Essays on the Political Circumstances of Ireland: Written During the Administration of Earl Camden

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Author, 1799 - 240 sider
 

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Side 150 - Laws, all combinations and associations, under whatever plausible character, with the real design to direct, control, counteract, or awe the regular deliberation and action of the constituted authorities, are destructive of this fundamental principle, and of fatal tendency. They serve to organize faction, to give it an artificial and extraordinary force ; to put, in the place of the delegated will of the nation, the will of a party, often a small but artful and enterprising minority of the community...
Side 36 - The day of Jehovah cometh, the land is as the garden of Eden before them, but behind them a desolate wilderness,
Side 153 - Number. — On the rock of this principle let this society rest ; by this let it judge and determine every political question, and whatever is necessary for this end let it not be accounted hazardous, but rather our interest, our duty, our glory and our common religion. The Rights of Man are the Rights of God, and to vindicate the one is to maintain the other. We must be free in order to serve Him whose service is perfect freedom. " The external business of this society will be — first, publication,...
Side 137 - I have uniformly pursued the just and virtuous course of conduct; assertor of the honors, of the prerogatives, of the glory of my country; studious to support them, zealous to advance them, my whole being is devoted to this glorious cause. I was never known to march through the city with a face of joy and exultation at the success of a foreign power; embracing and announcing the joyful tidings to those who, I supposed, would transmit it to the proper place. I was never known...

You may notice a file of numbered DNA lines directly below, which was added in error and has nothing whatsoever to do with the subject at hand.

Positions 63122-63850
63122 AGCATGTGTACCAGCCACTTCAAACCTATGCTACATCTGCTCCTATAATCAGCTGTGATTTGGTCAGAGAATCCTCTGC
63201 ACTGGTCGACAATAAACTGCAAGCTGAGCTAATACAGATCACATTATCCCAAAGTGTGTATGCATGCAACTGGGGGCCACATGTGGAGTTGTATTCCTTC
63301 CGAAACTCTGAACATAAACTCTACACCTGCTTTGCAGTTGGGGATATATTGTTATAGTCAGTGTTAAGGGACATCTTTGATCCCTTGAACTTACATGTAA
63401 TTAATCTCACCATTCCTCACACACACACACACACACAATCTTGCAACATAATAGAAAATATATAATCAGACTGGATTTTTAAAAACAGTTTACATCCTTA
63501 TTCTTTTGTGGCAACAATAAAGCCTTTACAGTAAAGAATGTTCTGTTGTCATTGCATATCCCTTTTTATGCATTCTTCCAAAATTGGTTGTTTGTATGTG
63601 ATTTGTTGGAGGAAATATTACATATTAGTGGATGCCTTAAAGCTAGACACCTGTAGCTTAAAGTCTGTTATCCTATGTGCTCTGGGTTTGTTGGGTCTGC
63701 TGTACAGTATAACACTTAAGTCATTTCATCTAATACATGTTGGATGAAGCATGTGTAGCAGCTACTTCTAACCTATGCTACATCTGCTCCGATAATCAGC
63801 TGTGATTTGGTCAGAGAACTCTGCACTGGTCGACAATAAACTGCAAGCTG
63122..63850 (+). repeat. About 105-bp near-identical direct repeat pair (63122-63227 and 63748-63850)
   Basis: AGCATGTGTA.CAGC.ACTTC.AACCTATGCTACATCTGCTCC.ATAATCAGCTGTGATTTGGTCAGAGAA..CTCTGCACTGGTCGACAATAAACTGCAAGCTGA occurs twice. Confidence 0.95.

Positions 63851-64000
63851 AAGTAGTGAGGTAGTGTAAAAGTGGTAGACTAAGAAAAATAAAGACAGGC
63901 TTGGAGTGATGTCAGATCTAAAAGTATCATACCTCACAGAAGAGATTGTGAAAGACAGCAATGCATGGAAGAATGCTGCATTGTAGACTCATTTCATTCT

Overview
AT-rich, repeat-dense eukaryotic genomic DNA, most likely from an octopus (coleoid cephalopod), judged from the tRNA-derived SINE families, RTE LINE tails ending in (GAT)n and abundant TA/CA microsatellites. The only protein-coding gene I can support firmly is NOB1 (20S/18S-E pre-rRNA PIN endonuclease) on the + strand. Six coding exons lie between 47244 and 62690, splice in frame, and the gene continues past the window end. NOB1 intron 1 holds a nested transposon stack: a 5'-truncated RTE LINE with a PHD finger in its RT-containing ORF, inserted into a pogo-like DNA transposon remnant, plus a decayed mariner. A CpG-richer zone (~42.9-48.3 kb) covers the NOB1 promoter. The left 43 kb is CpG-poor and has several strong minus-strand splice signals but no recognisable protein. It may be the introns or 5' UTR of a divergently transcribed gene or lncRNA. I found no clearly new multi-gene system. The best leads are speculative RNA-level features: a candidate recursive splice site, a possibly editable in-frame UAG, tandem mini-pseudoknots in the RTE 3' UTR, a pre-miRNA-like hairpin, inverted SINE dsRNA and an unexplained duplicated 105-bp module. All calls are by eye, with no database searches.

Side 152 - The greatest happiness of the greatest numbers in this island, the inherent and indefeasible claims of every free nation to rest in this nation — the will and the power to be happy to pursue the common weal as an individual pursues his private welfare, and to stand in insulated independence, an imperatorial...
Side 6 - Should such a combination, at once inflamed as it must be now, by the favour of the British court, and by the reprobation of the Irish people, return to power, I have no hesitation to say, that they will extinguish Ireland, or Ireland must remove them : it is not your cause only, but that of the nation.
Side 162 - ... of Providence, and the strong efforts of human nature resisting and overcoming the malignant influence of a miserable administration. To resist this influence, which rules by discord and embroils by system, it...
Side 161 - ... and opinion ; and remember, efpecially, that for the efficient management of your common, interefts, in a country fo...
Side 157 - What are the means of procuring fuch a *' Reform in the Conftitution as may fecure to " the people their rights moft effectually and *' moftfpeedily? " What is the plan of reform moft fuited to " this country ? " Can the. renovation in the Conftitution, " which we all deem neceflary, be accomplifhed " by the ways of the Conftitution? The evil...
Side 189 - ... muft come, in time. The United States are large and populous nations, in comparifon of the Grecian commonwealths, or even the Swifs cantons ; and are growing every day more difproportionate, and therefore lefs capable of being held together by fimple governments. Countries that increafe in population fo rapidly as the States of America- did, even during fuch an impoverifhing and deftructive war as the laft was, are not to be bound long with filken threads : lions, young or old, will not be bound...

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